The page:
Feel like you’re gonna be raped? Maybe you won’t
Feel like you’re going to be raped? Well, maybe you’re wrong. So goes the justification for Representative Joe Salazar (D-Thornton) to take a away the right for a woman with a concealed carry permit to defend herself while on a Colorado college campus.
“It’s why we have call boxes, it’s why we have safe zones, it’s why we have the whistles. Because you just don’t know who you’re gonna be shooting at,” Salazar remarked in debate late Friday night. “And you don’t know if you feel like you’re gonna be raped, or if you feel like someone’s been following you around or if you feel like you’re in trouble when you may actually not be, that you pop out that gun and you pop … pop around at somebody.
House Bill 13-1226 to prohibit the lawful concealed carry on Colorado college campuses passed the Colorado House of Representatives this morning. Many of the arguments Democrats used to justify the bill included the alcohol and drug use common on campuses coupled with the age and immaturity of average college students. These arguments didn’t resonate with many Republican lawmakers and opponents of the bill who cited Colorado’s intensive training process for obtaining a concealed carry permit and the state’s requirement that permit-holders be 21 years of age, as rebuttal.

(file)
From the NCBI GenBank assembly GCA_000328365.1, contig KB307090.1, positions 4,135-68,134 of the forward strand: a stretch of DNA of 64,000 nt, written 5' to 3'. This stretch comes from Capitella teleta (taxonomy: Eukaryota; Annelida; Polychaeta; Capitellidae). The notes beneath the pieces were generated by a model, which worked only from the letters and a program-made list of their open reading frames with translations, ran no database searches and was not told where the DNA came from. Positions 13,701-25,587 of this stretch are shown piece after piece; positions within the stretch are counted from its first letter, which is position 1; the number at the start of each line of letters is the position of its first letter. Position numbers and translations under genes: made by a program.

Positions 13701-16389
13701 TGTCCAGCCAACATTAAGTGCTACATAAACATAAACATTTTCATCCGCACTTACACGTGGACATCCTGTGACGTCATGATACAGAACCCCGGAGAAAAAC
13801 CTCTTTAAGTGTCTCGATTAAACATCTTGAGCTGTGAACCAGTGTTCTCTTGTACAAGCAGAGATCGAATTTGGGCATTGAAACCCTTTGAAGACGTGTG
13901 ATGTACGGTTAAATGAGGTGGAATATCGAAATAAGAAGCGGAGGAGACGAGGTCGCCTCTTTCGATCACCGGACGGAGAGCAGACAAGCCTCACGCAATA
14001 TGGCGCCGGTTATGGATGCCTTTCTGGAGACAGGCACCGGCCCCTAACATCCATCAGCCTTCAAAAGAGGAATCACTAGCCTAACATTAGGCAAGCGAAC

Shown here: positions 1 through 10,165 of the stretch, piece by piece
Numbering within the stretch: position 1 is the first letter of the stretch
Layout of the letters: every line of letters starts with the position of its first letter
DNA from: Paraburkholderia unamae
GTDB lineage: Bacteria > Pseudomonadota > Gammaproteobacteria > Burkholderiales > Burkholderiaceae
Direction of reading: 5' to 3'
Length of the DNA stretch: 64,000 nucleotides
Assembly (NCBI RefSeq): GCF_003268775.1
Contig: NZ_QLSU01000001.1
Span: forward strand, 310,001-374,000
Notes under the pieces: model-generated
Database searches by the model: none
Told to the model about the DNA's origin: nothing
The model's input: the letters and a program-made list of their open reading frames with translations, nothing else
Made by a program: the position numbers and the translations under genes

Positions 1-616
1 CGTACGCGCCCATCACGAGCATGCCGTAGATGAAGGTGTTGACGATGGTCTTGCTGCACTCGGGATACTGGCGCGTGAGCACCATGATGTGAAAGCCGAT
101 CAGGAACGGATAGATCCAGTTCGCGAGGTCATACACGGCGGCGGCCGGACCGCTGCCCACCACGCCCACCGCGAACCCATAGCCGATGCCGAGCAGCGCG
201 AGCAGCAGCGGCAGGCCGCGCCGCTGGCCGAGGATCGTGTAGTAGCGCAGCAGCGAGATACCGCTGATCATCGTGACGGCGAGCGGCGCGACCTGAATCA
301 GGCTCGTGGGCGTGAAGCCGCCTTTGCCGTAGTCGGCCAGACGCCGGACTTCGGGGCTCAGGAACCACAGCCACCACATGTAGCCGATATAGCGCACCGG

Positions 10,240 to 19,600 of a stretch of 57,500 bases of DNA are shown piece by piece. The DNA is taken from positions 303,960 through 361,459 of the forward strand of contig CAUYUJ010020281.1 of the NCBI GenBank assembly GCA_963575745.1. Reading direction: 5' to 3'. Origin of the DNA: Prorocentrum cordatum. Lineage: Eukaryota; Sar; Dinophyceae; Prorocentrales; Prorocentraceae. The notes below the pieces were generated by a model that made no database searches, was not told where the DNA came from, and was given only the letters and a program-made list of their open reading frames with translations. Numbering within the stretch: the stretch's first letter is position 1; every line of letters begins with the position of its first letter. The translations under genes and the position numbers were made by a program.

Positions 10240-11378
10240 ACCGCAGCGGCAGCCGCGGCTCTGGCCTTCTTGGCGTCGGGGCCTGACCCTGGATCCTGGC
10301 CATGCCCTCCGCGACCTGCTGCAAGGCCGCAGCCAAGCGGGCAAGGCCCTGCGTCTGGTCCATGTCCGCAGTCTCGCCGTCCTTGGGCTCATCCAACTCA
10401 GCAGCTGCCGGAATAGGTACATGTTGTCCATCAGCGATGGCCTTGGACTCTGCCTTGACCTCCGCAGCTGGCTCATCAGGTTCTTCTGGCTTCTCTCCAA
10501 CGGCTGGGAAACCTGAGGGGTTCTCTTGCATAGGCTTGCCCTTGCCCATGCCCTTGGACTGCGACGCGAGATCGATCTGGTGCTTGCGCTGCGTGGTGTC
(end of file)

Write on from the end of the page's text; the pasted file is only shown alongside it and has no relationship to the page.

“This bill is not about the average college student, it’s about the professional woman who is pursuing an advanced degree. This is about a woman’s ability to defend herself” said Katherine E. Whitney Legislative Coordinator of Students for Concealed Carry and a student at CU Law School. “The types of people who go through the process to obtain a concealed carry permit are exactly the people who any mother or father would want to be able to defend themselves on campus. A woman shouldn’t have to wait until it’s too late to find out if she’s actually going to be raped or not. We should allow competent, trained women the ability to defend themselves.”